Tagging the Progress

Tagging the Progress

Copyright 2004, Traffic World, Inc.

Wal-Mart says its far-reaching project to have its major suppliers outfit all shipments with radio frequency identification tags is off to a good start even though many shippers say they are questioning whether they can implement the retail giant''s mandate by 2005.

"To date, no glitches - only positive glimpses of what''s to come," Linda Dillman, executive vice president and CIO for Wal-Mart Stores, said at the recent Retail Systems Show 2004. "During this test phase, we''re experimenting with various tag types and tag placements to see how they impact readability on various products in a non-laboratory environment."

Gus Whitcomb, spokesperson for Wal-Mart, said about 65 percent of the cases coming into the Dallas/Fort Worth, Texas area would be tagged by Wal-Mart''s deadline of January 2005. The $267 billion company, the United States'' largest retailer, had mandated 100 percent compliance. "Our goal is still 100 percent," he said, adding that the company has not changed its plans or timeline.

Experts expect the initiative Wal-Mart announced last year to have a dramatic impact far beyond the company''s own extensive distribution centers and stores. Fellow retail behemoth Target already announced a similar mandate and proponents of RFID believe such efforts will give the technology new scale to extend its use beyond the basics of monitoring container-loads of goods in warehouses.

On June 14 Wal-Mart will meet with its top 100 suppliers and an additional 37 suppliers that voluntarily agreed to meet the same deadline to review its RFID initiative and on June 16 the company will meet with its second-tier suppliers - those between 101 and 300 on its list - to determine deadlines and procedures, Whitcomb said.

Wal-Mart launched its initial implementation on April 30 near Dallas. Cases and pallets of 21 products from eight suppliers are being shipped to Wal-Mart''s Sanger, Texas, distribution center and then onward to seven local Supercenters.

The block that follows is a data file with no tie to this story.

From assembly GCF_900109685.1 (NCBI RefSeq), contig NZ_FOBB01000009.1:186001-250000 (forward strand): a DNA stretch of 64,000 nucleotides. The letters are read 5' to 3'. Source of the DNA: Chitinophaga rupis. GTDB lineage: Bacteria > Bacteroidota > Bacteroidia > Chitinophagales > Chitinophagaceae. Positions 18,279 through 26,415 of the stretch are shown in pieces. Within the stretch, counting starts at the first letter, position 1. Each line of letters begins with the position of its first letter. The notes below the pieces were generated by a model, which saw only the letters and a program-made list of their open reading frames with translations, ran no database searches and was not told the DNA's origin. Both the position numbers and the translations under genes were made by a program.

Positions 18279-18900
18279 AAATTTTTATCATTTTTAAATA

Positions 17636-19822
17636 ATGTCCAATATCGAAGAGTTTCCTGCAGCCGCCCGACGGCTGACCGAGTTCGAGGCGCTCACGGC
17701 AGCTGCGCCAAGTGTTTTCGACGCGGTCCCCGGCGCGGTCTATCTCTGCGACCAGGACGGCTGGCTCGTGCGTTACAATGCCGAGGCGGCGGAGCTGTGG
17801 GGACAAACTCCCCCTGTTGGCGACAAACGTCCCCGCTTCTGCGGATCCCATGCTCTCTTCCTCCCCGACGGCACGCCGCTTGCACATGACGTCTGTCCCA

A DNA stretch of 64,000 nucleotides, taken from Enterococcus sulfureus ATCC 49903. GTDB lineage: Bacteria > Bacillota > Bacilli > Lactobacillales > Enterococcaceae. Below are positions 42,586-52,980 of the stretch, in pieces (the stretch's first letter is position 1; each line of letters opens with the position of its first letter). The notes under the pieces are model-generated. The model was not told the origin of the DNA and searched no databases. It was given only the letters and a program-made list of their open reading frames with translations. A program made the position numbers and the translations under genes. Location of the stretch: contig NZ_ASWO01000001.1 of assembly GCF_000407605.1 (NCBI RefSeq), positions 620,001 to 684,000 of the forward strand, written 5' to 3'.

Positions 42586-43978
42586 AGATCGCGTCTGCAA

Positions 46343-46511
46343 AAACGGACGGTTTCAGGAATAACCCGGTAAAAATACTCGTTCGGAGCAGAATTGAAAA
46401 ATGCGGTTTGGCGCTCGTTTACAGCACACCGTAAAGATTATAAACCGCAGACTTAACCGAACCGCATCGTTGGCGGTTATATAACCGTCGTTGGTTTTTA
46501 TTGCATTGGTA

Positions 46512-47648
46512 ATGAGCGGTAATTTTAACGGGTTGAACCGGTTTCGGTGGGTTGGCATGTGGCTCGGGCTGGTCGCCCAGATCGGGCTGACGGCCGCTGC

At the same time technology vendors are scrambling to provide RFID hardware, software and consulting services to help shippers meet Wal-Mart''s and the U.S. Department of Defense''s requirements. The DOD is also requiring top suppliers to use RFID tags by 2005.

At the Distribution/Computer Expo 2004, held in Chicago this month, several RFID vendors announced RFID products. Warehouse management software provider Robocomm Systems International announced its RIMS WMS will generate unique electronic product code identifiers for pallets, cases and individual units and will create RFID tags through a printer. EPC codes replace the Universal Product Code in RFID tags.

Supply chain execution software provider Provia''s event and alert management software, ViaView, is integrated to RFID technology and can track RFID tags, the company said.

Supply chain execution software provider RedPrairie released its DLx Mobile Resource Management software, a Web-based asset tracking software that supports tracking RFID tags and announced a partnership with mobile asset management and RFID technology provider RadioWave.

At Retail Systems, warehouse management and inventory control software company Redpoint Systems and RFID systems integrator Enterprise Information Systems jointly announced a WMS with RFID connectivity and modules for RFID/EPC compliance.

Label and packaging RFID products provider, The Kennedy Group, released an EPC-compliant printer application for printers using high-speed automated lines. The company also opened an extensive RFID testing facility in Willoughby, Ohio to test RFID tags, printers and printer applications.